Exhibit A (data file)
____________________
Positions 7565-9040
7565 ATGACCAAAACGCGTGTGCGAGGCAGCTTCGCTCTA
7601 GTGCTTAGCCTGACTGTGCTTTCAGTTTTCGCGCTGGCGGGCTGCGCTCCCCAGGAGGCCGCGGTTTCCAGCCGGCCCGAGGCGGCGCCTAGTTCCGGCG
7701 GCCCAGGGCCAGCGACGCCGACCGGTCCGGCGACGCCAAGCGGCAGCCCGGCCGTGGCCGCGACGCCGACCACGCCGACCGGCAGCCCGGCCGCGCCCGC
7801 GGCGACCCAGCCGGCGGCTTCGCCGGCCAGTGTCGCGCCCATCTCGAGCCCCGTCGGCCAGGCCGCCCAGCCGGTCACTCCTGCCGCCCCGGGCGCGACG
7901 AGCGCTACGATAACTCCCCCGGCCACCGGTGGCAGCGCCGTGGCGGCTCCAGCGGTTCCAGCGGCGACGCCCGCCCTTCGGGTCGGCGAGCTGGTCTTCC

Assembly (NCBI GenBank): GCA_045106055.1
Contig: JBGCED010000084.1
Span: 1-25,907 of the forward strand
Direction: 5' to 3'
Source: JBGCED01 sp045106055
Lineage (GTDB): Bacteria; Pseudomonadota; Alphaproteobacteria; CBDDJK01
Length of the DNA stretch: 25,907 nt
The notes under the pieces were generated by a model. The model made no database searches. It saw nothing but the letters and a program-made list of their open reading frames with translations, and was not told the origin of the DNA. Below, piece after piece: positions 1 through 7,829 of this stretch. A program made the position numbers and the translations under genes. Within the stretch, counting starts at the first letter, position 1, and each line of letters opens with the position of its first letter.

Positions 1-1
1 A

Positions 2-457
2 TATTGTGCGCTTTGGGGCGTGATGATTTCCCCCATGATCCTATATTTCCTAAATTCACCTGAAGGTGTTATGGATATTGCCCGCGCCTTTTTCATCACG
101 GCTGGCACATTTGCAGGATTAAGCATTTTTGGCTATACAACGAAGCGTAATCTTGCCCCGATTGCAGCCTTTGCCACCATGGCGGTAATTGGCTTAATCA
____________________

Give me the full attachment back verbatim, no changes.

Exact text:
Positions 7565-9040
7565 ATGACCAAAACGCGTGTGCGAGGCAGCTTCGCTCTA
7601 GTGCTTAGCCTGACTGTGCTTTCAGTTTTCGCGCTGGCGGGCTGCGCTCCCCAGGAGGCCGCGGTTTCCAGCCGGCCCGAGGCGGCGCCTAGTTCCGGCG
7701 GCCCAGGGCCAGCGACGCCGACCGGTCCGGCGACGCCAAGCGGCAGCCCGGCCGTGGCCGCGACGCCGACCACGCCGACCGGCAGCCCGGCCGCGCCCGC
7801 GGCGACCCAGCCGGCGGCTTCGCCGGCCAGTGTCGCGCCCATCTCGAGCCCCGTCGGCCAGGCCGCCCAGCCGGTCACTCCTGCCGCCCCGGGCGCGACG
7901 AGCGCTACGATAACTCCCCCGGCCACCGGTGGCAGCGCCGTGGCGGCTCCAGCGGTTCCAGCGGCGACGCCCGCCCTTCGGGTCGGCGAGCTGGTCTTCC

Assembly (NCBI GenBank): GCA_045106055.1
Contig: JBGCED010000084.1
Span: 1-25,907 of the forward strand
Direction: 5' to 3'
Source: JBGCED01 sp045106055
Lineage (GTDB): Bacteria; Pseudomonadota; Alphaproteobacteria; CBDDJK01
Length of the DNA stretch: 25,907 nt
The notes under the pieces were generated by a model. The model made no database searches. It saw nothing but the letters and a program-made list of their open reading frames with translations, and was not told the origin of the DNA. Below, piece after piece: positions 1 through 7,829 of this stretch. A program made the position numbers and the translations under genes. Within the stretch, counting starts at the first letter, position 1, and each line of letters opens with the position of its first letter.

Positions 1-1
1 A

Positions 2-457
2 TATTGTGCGCTTTGGGGCGTGATGATTTCCCCCATGATCCTATATTTCCTAAATTCACCTGAAGGTGTTATGGATATTGCCCGCGCCTTTTTCATCACG
101 GCTGGCACATTTGCAGGATTAAGCATTTTTGGCTATACAACGAAGCGTAATCTTGCCCCGATTGCAGCCTTTGCCACCATGGCGGTAATTGGCTTAATCA